Frankenstein and the Human Mind

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The human mind is something scientists have been trying to comprehend forever. Science can not alter how the mind communicates with one’s body, or even how it works. Mary Shelley’s Frankenstein uses the creation of a fake being to emphasize the fact that the human mind cannot be altered or replicated effectively. Dr. Frankenstein thought he would be able to create and control the mind of a creature. He had tried many times, but to no avail. After talking with a professor, he finally figured out a way that he would be able to complete what he had been trying to for years. But does Frankenstein pass that natural boundary placed before us by our peers? To create life, a being with its own mind, had never been done before. What are the consequences of his actions and was it truly worth it to go beyond those limits?

Mary Shelley says no, it was not worth it. Frankenstein thought he would be able to control this creature, control his emotions and how he would act on them. He would quickly find out that that was not the case. Immediately after creating this unnatural being, Frankenstein had to act as a somewhat fatherly figure to teach the “monster” how to walk and stand on his own. I don’t think it was what he intended, but by doing this the creature naturally looked at Frankenstein as being his sole “creator,” or “father” if you will. There was nothing he could say or do, and certainly nothing science could do, to change the thinking of the creature. He, by creating life, had attached himself to this being from the very beginning.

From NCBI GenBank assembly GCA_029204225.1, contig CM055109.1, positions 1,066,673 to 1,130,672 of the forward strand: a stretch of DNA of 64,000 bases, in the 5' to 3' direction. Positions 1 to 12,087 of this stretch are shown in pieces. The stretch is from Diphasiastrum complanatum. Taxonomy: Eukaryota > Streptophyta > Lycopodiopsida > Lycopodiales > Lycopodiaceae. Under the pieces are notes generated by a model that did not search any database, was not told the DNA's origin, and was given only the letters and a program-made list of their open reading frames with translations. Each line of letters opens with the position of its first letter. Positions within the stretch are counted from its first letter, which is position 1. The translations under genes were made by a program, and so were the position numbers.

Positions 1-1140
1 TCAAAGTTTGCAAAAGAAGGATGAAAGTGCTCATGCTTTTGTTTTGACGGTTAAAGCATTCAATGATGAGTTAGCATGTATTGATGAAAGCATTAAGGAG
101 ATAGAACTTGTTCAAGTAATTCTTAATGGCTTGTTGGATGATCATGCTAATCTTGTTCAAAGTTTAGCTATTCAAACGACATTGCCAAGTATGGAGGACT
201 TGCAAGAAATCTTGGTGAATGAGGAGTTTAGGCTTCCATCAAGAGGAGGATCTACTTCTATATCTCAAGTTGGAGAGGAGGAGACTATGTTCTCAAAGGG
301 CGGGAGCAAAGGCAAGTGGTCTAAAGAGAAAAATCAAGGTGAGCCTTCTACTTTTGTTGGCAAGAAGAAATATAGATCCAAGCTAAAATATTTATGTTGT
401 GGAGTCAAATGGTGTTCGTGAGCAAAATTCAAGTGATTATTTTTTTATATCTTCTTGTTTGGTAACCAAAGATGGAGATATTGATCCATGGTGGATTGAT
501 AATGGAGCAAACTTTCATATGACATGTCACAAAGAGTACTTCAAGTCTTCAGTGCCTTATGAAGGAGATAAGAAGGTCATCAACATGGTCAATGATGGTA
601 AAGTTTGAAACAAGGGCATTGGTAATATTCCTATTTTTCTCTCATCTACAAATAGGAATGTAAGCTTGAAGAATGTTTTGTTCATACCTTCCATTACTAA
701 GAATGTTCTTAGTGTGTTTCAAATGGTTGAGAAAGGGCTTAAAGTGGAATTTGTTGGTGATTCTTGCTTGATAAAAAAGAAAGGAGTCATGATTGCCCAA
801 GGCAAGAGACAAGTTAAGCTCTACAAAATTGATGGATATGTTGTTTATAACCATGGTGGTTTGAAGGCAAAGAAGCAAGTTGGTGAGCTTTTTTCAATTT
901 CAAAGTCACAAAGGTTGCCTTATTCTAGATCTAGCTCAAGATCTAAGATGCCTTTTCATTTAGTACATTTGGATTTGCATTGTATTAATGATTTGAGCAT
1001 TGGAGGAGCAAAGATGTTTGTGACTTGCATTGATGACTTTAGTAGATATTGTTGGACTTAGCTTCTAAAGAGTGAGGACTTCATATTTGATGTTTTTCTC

When the creature is out in the streets for the first time, the whole town is completely against him, trying to bring him down, throwing stuff at him, etc. There is nothing science can do to take the anger and sadness out from the creature. It is only natural to the mind that you will feel such emotions if a whole town is against you. That is just how the mind works. It reacts to certain situations in a certain way, beyond sciences...
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